This ancient Inca city at over 2,400 meters in the Peruvian Andes is a prominent UNESCO World Heritage site that has been photographed so many times to promote travel in Peru and South America. It is commonly known as the ‘’Lost City of the Incas’’ and there is every reason why the adjective ‘’lost’’ is used; it is so remote and remained unknown until a century ago. Machu Picchu is a new seven Wonders of the World.
The Machu Picchu Inca Trail has become a popular tourist activity for anyone of moderate fitness that wants fresh air in their lungs and a truly wondrous destination. However, there is a limit on the number allowed to take it each year and everyone must book in advance. The majority takes a combination of train and bus to get there, usually setting out from Cusco.
Even though Macchu Picchu is remote you can expect crowds. You will be sharing your experience with an impressive range of fauna, including the spectacled bear and wildcats, butterflies and insects while botanists will love the variety of orchids.
How to Get to Machu Picchu
The road to Macchu Picchu goes from Cusco as far as Ollantaytambo and a railway via Ollantaytambo goes to Aguas Calientes, which is under the mountain of whose summit Machu Picchu lies. There is a bus taking visitors up or alternatively the hike, though strenuous is rewarding; 8 kilometers, which is likely to take a couple of hours.
An early start is advisable though not so early that the checkpoint will be closed. The descent is fairly easy, incidentally.
The best way to go is booking a Macchu Picchu tour with an experienced local company. Prices vary depending on the services you are seeking. The cheapest way overall is likely to be a package including train and bus. That is because a single rail ticket can be amongst the most expensive anywhere in the world for the distance involved.
Those wanting a real adventure and who are fit enough to do it can take a Macchu Picchu hike, all the way to the Park. There are two and four day hike along the Inca Trail, which must be booked with authorized agencies. Because places are limited other hikes have been devised, some involving reaching very high altitude; they are only for experienced hikers.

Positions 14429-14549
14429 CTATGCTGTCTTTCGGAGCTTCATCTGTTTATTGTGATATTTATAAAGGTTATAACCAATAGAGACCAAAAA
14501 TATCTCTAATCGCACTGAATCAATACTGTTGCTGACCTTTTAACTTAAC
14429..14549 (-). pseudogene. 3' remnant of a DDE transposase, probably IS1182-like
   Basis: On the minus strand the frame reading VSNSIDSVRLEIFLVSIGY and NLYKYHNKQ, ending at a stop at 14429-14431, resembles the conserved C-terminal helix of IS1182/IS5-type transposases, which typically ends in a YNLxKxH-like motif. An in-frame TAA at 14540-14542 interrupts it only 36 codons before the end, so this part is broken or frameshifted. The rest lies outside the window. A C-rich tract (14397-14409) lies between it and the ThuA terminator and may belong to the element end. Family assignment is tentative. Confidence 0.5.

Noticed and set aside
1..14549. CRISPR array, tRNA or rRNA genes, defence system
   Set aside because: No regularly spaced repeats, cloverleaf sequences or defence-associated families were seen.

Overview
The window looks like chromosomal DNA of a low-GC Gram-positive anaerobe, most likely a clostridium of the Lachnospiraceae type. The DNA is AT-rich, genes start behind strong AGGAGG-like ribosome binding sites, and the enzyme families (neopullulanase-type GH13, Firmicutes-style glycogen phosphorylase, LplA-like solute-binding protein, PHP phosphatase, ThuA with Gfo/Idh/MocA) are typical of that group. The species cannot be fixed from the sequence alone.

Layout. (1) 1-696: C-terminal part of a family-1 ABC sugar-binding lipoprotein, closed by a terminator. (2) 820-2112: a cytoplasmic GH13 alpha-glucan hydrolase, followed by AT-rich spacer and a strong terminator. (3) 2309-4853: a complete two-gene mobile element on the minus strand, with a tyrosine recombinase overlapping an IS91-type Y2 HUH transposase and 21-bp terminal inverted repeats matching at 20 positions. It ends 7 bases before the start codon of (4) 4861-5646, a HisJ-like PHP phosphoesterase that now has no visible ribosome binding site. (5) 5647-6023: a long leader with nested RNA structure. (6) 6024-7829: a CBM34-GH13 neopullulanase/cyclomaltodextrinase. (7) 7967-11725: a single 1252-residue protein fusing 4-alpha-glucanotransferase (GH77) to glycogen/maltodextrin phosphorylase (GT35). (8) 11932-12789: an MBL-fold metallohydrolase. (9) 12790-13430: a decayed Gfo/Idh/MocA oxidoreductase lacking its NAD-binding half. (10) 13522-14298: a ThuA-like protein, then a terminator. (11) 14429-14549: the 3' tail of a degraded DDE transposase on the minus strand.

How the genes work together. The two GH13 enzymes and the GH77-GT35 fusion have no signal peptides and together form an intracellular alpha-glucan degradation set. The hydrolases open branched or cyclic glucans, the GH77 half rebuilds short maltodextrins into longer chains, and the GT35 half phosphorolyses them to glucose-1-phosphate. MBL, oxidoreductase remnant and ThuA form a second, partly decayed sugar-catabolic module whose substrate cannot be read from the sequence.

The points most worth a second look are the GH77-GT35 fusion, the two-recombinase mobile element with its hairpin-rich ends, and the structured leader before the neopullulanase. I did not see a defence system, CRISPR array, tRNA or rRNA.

During the wet season, from the end of November until the end of March it is best to make an allowance for possible delays. High season is June to August inclusive. The Park itself opens daily, but visitors are expected to have left by 1700. Machu Picchu tickets must be bought to gain entry; they are not sold at the gate and there is also a daily limit to numbers allowed entry.
It takes a fair amount of effort to get to Macchu Picchu so you should take your to really enjoy this unique experience. You can get a guide, but it is not essential. Little is really known about the city and life as it was back in the 15th Century so some of the stories they tell may have a little truth in historical terms. Ensure you visit:
• The Sun Gate is the entrance and looking back to see where you have come from gives you some stunning views.
• The Temple of the Sun is near the summit of the main city and has some very impressive stonework.
• Intihuatana is a stone carved in such a way that it can act as a sun dial on certain days of the year.
• The Temple of the Three Windows and the Main Temple appear to be the main ceremonial sites in the old citadel.
• The Temple of the Condor may not have been a temple at all; there are signs of it being a prison or torture chamber.